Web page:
I may be a fraudster!

I’ve previously contacted a journalist via Help a Reporter Out (HARO), and I occasionally pitch to journalists on the service. In fact, I submitted a new pitch earlier this month.

So I noted with interest this story of how fraudsters fool Help a Reporter Out pitch recipients with synthetic or otherwise fraudulent identities.

When a reporter is writing a story that requires a source that he or she does not have, that reporter will likely turn to HARO, a service that “connects journalists seeking expertise to include in their content with sources who have that expertise.”…

Now, shady SEOs hide behind fake photos and personalities. The latest black hat search-engine optimization trend is to respond to Help-a-Reporter-Out (HARO) inquiries pretending to be a person of whichever gender/ethnicity the journalist is seeking comment from.

From https://www.johnwdefeo.com/articles/deepfakes-are-ruining-the-internet

As it turns out, I have never responded to a pitch that specifically requested comments from white males. (Probably because if a pitch DOESN’T request gender/ethnicity information, chances are that the respondent will be a white male.) But it’s clear how a HARO pitch scammer could create a synthesized identity of a biometric proposal writing expert.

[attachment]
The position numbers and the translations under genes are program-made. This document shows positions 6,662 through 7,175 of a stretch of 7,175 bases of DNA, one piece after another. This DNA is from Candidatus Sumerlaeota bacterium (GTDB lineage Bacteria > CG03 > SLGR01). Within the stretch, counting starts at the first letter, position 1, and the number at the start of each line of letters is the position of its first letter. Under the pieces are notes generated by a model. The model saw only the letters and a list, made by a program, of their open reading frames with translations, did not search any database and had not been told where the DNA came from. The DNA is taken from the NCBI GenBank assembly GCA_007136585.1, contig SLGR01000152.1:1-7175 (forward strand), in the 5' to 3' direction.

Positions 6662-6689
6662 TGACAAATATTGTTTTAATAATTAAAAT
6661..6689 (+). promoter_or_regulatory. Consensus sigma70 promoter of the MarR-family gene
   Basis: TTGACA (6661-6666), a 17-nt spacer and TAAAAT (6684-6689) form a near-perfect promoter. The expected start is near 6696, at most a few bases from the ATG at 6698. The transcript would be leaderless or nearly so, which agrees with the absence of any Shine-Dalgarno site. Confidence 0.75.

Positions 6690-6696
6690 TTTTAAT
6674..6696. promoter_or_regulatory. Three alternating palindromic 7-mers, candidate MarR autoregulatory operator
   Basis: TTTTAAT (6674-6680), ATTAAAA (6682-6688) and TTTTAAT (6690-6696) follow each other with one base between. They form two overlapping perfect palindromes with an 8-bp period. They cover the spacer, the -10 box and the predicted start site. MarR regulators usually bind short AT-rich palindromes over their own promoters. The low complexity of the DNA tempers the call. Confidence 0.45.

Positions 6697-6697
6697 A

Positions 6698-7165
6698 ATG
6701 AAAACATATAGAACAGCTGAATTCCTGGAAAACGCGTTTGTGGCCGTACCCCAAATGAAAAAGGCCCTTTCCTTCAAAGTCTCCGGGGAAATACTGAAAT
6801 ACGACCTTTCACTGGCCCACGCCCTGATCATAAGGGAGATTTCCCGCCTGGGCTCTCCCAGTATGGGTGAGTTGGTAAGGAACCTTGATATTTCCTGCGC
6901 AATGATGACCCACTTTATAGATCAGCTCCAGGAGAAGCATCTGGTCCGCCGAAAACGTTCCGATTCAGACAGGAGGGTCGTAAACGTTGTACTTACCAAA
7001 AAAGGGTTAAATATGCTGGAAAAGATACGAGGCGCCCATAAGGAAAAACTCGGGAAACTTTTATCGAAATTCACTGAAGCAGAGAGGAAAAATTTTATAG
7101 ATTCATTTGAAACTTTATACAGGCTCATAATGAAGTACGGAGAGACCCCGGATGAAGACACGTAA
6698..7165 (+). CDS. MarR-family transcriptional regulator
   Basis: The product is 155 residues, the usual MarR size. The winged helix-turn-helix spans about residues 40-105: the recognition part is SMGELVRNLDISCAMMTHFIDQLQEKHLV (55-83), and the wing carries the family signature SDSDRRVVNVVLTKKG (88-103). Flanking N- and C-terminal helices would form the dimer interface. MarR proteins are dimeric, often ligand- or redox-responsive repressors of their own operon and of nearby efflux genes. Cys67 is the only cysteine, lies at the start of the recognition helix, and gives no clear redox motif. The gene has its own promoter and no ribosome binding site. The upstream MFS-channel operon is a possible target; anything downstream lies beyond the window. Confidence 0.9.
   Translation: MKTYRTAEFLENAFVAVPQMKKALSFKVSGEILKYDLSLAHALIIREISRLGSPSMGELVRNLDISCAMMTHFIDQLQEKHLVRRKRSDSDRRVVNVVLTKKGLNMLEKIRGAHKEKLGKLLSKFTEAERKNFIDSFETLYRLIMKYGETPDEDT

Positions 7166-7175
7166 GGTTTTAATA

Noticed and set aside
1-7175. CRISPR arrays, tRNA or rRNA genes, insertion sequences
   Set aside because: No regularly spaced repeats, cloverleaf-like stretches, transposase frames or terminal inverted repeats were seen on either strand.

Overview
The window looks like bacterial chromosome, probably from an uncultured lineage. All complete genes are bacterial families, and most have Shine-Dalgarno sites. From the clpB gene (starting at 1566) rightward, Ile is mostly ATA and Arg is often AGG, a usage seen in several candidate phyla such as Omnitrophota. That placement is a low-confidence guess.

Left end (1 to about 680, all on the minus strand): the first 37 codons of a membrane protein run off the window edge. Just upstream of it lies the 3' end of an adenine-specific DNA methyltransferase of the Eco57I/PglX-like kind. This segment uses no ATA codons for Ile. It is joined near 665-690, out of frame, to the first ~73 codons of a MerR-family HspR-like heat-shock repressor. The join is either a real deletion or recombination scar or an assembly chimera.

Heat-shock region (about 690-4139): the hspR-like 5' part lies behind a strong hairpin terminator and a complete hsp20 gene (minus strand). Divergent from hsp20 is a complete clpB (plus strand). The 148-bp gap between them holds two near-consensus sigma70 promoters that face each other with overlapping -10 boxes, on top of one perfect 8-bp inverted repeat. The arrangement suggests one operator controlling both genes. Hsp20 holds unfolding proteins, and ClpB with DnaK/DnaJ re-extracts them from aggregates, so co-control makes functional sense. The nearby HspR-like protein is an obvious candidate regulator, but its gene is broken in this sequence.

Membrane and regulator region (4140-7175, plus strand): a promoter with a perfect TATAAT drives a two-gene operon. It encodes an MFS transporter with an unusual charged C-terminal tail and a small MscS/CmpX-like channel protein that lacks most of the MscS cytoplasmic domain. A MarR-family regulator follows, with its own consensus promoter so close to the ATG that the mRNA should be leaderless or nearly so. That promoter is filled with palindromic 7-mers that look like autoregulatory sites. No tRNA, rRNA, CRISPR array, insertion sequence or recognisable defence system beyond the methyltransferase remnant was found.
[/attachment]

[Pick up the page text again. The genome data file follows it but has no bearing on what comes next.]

So if you’re asking your source for a picture, John W. Defeo suggests that you ask for TWO pictures. I think that the technical term for this is MPA, or Multi Photo Authentication.

There’s one other suggestion.

Take those photographs and plug them into a reverse image lookup service like Tineye (or even Google Images). Have they appeared on the web before? Does the context make sense?

From https://www.johnwdefeo.com/articles/deepfakes-are-ruining-the-internet

I often use the picture that is found on my jebredcal Twitter profile.

So I plugged that in to a Google reverse image search. As expected, it hit on Twitter, but also hit on some other social media platforms such as LinkedIn.

I hadn’t heard of TinEye before, so I figured I’d give it a shot. Here’s what TinEye found: